First published in Shishu (Children) in 1909, Lucko Churi (Hide and Seek) is also a part of Tagore’s collection called Sanchayita. It captures the endearing, playful relationship between a mother and her son as well as the innocence of the child.
HIDE AND SEEK In a playful mood, if I were to Bloom as a champa flower on a tree, At dawn, O mother, I would frolic Amidst the branches of young leaves. I would win in this game of hide-and-seek. Would you have recognised me? You would call out, “Khoka, where are you? “ I would only laugh silently. When you do your household chores I would watch from high above. After a bath, with your wet hair spread on your shoulder, When you would walk under the tree To go to the prayer room While inhaling the perfume of the blooms — You would wonder how Your Khoka’s scent mingles with the breeze! In the afternoon, after everyone has lunched When you relax with a Mahabharat, The shade of the tree by the windowsill Would fall on your back and lap. My tiny shadow would sway On the words of your book. But you would not know the shadow Of your darling wafts before your eyes. In the evening, after lighting a lamp, When you go to the cowshed, I would finish my game And drop down from the tree. Again, I would be your Khoka. I would say,”Tell me a story.” And you would ask,”Naughty! Where were you?” I would reply, “I will not tell you my secret.”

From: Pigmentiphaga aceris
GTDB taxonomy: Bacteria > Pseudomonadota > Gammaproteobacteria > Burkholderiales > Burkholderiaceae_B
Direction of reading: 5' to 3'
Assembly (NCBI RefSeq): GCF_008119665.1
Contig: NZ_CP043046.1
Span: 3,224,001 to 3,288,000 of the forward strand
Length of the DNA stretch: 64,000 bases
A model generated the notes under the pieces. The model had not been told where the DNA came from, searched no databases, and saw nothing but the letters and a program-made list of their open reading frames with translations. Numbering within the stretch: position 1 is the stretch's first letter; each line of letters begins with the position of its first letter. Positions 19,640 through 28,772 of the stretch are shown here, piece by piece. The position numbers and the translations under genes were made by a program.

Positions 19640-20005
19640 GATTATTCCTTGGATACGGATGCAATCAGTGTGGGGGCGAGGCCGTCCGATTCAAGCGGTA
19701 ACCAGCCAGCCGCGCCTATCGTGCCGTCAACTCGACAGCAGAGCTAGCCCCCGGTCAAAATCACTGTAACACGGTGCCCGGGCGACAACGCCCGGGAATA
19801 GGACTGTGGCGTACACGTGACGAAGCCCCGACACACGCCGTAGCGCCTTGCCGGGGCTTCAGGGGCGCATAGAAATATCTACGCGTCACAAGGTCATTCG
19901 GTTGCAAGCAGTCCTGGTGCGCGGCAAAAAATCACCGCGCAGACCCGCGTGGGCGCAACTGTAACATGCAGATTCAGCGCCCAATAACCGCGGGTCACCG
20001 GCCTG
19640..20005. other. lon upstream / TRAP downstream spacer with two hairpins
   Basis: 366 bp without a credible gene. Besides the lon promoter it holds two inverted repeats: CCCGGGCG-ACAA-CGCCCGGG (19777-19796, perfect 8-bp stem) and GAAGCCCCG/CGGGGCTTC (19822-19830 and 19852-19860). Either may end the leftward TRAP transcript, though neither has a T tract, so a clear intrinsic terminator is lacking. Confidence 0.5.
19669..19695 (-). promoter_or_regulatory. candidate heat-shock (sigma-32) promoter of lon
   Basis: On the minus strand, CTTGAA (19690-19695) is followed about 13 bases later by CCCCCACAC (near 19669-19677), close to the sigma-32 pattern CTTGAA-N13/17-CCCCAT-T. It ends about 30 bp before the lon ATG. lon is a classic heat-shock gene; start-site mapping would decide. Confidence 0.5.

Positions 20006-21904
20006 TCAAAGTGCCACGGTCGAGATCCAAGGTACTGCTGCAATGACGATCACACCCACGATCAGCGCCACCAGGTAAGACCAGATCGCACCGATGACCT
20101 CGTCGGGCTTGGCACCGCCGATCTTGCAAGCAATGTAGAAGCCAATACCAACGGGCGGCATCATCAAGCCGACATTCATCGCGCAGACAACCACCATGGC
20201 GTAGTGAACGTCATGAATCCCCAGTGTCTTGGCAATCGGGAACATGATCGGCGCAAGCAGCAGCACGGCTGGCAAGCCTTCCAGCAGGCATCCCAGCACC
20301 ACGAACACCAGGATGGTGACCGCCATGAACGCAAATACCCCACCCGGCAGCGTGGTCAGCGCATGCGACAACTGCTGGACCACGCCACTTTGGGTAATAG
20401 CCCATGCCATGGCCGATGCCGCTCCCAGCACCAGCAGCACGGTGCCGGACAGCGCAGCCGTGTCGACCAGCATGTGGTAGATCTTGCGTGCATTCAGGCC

(This poem has been translated for Borderless Journal by Mitali Chakravarty with editorial comments from Sohana Manzoor and Anasuya Bhar.)
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